In In re USAA, ---S.W.3d ---, No. 01-17-00048-CV, 2017 WL 2545075 (June 13, 2017), the Houston Court of Appeals recently reminded us that it means what it says in its opinions, and its rulings on questions of law will continue to bind the parties in later proceedings.  After a carrier won a judgment that it did not breach its contract and prevailed on most of the extra-contractual claims against it, the trial court granted the plaintiffs’ motion for new trial in 2013. After a three-year mandamus battle going up to the Supreme Court of Texas, the order granting new trial was vacated in 2016. We reported on that proceeding here: newsroom-news-TIN-20160429-item1.html.  After the case was remanded to the trial court for compliance with the supreme court’s directive, the plaintiffs again moved for new trial, and the trial court once again granted the motion, on three grounds which were the same as those stated (and rejected by the appellate courts) in the original new trial order.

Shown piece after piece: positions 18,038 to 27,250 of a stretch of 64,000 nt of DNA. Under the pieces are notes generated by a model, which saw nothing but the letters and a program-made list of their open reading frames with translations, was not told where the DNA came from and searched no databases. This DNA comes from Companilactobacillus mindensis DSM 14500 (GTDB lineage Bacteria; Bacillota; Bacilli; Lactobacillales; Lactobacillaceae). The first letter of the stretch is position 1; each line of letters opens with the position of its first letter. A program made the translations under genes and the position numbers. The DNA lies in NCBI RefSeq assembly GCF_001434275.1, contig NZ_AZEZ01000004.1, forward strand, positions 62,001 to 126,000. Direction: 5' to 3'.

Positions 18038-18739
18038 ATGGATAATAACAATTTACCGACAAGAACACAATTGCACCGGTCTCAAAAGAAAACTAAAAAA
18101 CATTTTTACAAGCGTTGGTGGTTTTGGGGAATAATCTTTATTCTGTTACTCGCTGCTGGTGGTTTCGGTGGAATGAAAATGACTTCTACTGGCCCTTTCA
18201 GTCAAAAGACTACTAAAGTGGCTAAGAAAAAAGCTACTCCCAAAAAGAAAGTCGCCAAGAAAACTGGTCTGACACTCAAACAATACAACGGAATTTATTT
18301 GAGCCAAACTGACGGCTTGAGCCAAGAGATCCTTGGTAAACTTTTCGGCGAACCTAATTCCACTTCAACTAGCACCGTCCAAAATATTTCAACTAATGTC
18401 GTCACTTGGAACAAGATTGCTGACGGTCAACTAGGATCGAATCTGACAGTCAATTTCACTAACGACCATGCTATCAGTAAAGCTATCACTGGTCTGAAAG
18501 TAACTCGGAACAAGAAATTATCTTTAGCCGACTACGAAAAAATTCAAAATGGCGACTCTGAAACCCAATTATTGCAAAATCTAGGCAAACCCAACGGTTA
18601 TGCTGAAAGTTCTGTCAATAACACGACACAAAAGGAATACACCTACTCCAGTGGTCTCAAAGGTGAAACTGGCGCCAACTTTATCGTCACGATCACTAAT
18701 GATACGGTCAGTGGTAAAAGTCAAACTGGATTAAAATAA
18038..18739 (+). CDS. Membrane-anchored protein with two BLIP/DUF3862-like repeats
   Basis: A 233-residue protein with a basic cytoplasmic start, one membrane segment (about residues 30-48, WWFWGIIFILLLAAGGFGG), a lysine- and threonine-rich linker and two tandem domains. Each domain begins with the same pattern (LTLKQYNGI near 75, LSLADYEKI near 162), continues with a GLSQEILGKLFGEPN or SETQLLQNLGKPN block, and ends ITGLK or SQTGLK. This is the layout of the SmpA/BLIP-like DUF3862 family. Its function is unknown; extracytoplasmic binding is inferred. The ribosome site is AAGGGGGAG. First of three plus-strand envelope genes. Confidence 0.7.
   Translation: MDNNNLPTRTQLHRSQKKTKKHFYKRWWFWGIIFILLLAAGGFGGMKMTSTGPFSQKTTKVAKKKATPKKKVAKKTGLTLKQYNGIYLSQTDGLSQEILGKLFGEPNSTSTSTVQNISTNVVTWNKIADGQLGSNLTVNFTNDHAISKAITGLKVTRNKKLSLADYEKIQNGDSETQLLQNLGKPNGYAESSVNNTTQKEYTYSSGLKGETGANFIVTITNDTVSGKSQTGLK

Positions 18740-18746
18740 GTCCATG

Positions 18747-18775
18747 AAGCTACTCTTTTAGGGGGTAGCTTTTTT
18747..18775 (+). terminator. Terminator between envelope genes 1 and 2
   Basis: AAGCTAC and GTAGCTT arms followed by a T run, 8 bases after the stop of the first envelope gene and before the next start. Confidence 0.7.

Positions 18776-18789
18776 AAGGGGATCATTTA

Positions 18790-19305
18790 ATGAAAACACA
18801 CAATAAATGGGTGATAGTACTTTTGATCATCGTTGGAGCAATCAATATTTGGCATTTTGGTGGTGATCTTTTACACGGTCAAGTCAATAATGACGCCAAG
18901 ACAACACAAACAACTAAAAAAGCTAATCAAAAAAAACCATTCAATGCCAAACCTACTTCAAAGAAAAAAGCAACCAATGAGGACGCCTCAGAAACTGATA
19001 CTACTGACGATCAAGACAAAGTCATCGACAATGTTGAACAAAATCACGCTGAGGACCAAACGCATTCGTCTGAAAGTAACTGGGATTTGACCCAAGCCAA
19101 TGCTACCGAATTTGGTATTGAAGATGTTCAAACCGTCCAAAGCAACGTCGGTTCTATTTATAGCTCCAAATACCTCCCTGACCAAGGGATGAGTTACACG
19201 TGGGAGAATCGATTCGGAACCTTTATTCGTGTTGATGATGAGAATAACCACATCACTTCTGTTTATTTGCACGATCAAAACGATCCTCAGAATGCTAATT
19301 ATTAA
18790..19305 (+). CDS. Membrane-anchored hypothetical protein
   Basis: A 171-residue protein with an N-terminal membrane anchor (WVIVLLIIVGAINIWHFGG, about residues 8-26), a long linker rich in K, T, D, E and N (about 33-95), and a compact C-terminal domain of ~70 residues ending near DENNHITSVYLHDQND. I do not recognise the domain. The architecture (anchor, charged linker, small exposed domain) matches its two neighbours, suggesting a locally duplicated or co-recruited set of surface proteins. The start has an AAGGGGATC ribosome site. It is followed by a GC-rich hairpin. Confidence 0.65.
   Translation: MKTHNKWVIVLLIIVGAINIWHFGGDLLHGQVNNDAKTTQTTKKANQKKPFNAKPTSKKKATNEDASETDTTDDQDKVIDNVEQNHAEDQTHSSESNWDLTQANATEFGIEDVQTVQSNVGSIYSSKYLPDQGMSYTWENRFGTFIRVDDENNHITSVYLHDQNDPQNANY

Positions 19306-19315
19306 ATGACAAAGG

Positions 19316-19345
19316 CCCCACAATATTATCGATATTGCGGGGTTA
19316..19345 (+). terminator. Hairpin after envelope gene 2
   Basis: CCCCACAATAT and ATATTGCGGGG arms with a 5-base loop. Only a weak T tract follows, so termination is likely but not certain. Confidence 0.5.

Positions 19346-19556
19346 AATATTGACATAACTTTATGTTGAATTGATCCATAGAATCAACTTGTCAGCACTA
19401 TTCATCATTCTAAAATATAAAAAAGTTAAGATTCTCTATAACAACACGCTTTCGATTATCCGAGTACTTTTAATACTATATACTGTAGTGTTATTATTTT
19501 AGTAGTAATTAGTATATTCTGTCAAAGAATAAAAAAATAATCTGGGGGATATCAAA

On a new writ of mandamus, the court of appeals applied the “law of the case” doctrine  and compared the 2016 new trial order with its previous analysis of the original 2013 new trial order.  The court concluded that each reason given for granting new trial in the 2016 order was contrary to the existing law of the case, as explained in the court of appeals’ 2014 mandamus opinion. The court rejected the argument that “law of the case” doctrine did not apply because the original 2013 new trial order and the 2016 new trial order were not identical – in essence, holding that re-wording an order already held invalid cannot escape the law of the case.

Editor’s Note: USAA was represented by Levon Hovnatanian and Robert Owen in the court of appeals and in the Supreme Court of Texas.  Martin, Disiere, Jefferson, & Wisdom congratulates them on their victory and appreciates the continued opportunity to represent USAA.

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